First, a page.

The headquarters of the Islamic Republic Broadcasting Organization (IRIB) in Tehran. (Supplied)

February 3, 2022

A 40 percent budget increase for Iran’s state television, the main propaganda media outlet for the clerical regime, has led to criticism even among hardliners.

Parliament (Majles) Research Center has attested that 90 percent of the government’s budget for all media will go to the state television IRIB (the Islamic Republic Broadcasting Organization) next year.

In a rare development the parliamentary institution has called for reducing IRIB’s budget and urged the national broadcaster to return to the treasury some of its hefty advertising revenues, as its audience is declining. The Parliament is dominated by conservatives and supporters of Supreme Leader Khamenei, but it is making demands from an institution controlled by him.

According to the research center, IRIB has annual advertising revenues of nearly 140 trillion rials ($560 million). This is apart from its share of the government budget, which is equal to the annual payroll taxes of all government employees.

IRIB will receive 50 trillion rials ($200 million) from the government budget, which is 42 percent higher than last year. But this is not all that IRIB gets. Khamenei whose office directly supervises IRIB’s operations and appoints its chairman, gives hard currency from the country’s foreign currency reserves to the IRIB. The media conglomerate also benefits from advertising revenues and refuses to send the money back to the treasury according to law, according to media reports including one written by Homa Hosseini for Rouydad24 website.

The chief of Iran's Judiciary, which plays a key role in suppressing dissent being interviewed on TV.

The chief of Iran’s Judiciary, which plays a key role in suppressing dissent being interviewed on TV.

The report by parliament’s research arm is an odd event in which one hardliner organization calls for the reduction of the budget of another hardliner organization. But ever-growing funds allocated to the IRIB and religious organizations including seminaries during the past two years have been so controversial that even the country’s hardliners and staunch supporters of the regime could not ignore them.

It has been revealed during the past two years that parts of the seminary such as the Al-Mustafa School which trains young clerics from foreign countries receives the lion’s share of Iran’s cultural budget. Other religious organizations receiving big budgets from the government include the headquarters for prayers, which coordinates what prayer Imams should say every week to promote the “values” advocated by Khamenei. The Islamic Propagation organization, which promotes the party line using the medium of art, and the high council of seminaries are other beneficiaries. Increasing these organizations’ budget led to protests on social media.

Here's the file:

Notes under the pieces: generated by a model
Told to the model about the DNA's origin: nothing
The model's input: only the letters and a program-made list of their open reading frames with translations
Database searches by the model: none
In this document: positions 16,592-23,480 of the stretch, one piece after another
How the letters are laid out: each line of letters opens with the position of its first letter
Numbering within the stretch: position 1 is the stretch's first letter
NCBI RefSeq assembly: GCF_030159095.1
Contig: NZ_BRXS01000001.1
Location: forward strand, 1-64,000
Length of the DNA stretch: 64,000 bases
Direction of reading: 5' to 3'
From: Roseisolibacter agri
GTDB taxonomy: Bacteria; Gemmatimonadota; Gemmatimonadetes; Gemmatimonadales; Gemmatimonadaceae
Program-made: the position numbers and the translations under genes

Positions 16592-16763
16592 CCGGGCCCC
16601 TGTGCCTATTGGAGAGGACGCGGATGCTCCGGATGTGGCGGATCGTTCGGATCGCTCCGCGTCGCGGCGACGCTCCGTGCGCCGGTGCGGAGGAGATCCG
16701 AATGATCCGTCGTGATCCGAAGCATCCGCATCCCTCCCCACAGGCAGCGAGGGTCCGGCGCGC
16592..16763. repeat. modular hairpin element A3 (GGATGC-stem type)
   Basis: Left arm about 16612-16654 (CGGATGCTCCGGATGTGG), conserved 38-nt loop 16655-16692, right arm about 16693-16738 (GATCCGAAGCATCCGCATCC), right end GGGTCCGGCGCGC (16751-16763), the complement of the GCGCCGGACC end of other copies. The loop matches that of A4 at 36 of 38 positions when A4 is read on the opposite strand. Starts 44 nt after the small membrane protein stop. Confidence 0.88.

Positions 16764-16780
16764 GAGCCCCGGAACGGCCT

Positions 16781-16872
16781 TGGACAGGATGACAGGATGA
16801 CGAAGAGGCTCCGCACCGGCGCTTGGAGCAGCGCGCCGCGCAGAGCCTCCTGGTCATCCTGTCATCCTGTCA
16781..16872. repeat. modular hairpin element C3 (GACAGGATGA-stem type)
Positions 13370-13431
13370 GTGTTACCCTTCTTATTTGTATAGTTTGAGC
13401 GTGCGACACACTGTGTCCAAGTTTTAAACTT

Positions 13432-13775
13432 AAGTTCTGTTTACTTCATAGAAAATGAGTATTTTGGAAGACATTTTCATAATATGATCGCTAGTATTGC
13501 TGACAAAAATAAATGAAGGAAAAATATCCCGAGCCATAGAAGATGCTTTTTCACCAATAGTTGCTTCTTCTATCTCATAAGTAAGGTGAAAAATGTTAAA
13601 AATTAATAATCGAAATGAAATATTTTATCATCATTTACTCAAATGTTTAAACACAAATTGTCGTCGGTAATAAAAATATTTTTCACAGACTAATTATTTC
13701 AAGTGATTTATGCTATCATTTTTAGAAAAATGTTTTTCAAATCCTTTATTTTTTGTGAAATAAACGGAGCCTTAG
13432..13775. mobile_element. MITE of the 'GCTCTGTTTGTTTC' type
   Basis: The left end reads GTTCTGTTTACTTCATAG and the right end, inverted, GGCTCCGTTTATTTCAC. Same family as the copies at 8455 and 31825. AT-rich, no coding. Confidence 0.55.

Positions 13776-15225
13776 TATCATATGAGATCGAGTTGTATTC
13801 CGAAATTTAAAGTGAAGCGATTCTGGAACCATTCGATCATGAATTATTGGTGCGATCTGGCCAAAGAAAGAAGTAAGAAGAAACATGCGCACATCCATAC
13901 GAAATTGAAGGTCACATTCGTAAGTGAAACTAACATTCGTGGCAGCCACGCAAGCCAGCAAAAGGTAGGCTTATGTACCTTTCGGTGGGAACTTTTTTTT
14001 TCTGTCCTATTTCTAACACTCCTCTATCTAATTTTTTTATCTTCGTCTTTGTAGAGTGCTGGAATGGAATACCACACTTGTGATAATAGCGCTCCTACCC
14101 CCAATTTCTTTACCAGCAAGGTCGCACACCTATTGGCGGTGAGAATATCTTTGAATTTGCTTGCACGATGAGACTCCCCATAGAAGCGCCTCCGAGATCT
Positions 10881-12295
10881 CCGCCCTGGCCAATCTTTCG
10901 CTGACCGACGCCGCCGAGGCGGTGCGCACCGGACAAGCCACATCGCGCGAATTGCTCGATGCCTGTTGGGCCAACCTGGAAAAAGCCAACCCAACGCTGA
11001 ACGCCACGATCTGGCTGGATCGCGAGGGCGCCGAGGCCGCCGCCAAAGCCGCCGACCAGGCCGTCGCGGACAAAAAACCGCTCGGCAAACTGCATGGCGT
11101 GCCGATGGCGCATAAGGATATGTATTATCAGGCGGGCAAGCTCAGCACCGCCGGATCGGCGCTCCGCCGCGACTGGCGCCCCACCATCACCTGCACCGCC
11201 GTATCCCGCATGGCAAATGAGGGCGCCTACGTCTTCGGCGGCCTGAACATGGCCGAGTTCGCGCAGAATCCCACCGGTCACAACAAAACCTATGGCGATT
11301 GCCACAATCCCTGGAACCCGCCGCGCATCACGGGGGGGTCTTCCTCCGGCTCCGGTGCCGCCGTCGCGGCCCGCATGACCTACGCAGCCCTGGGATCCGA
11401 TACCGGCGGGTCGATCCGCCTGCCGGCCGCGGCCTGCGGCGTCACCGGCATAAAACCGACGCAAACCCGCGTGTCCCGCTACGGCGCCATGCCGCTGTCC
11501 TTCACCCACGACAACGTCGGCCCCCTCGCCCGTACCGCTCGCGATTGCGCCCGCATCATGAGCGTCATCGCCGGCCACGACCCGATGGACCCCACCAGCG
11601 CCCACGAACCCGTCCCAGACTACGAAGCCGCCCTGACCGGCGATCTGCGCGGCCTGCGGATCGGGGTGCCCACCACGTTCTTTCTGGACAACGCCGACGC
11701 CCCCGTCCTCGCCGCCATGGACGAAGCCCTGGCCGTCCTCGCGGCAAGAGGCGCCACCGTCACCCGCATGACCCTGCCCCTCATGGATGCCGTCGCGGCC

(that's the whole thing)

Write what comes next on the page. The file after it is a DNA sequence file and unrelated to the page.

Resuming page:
According to an Iran International TV report, funds allocated to some of these organizations have had a growth over 126% in the next year’s budget. This includes over two trillion rials allocated to the Islamic Propagation office in Qom which mainly publishes anti-US posters and pamphlets to promote the slogans of the Supreme Leader and other clerics in the system.

On the other hand, the IRIB is so unpopular among viewers that when the state TV was hacked twice during the past week, no one would have noticed it if the hackers did not talk to the media after the event, some Iranian social media users joked.

Next year, the IRIB will get over 25 trillion rials ($100 million) for creating animated cartoons such as those it produced to demonize the United States after IRGC Qods Force Commander Qasem Soleimani was killed in early 2020.

The Majles research center noted that the nature of IRIB’s advertising, which is mainly about food, causes dissent in the society when most viewers’ purchasing power has sharply declined because of the current economic crisis and food price hikes topping 60 percent.

Iran International

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Track Persia is a Platform run by dedicated analysts who spend much of their time researching the Middle East, in due process we fall upon many indications of growing expansionary ambitions on the part of Iran in the MENA region and the wider Islamic world. These ambitions commonly increase tensions and undermine stability.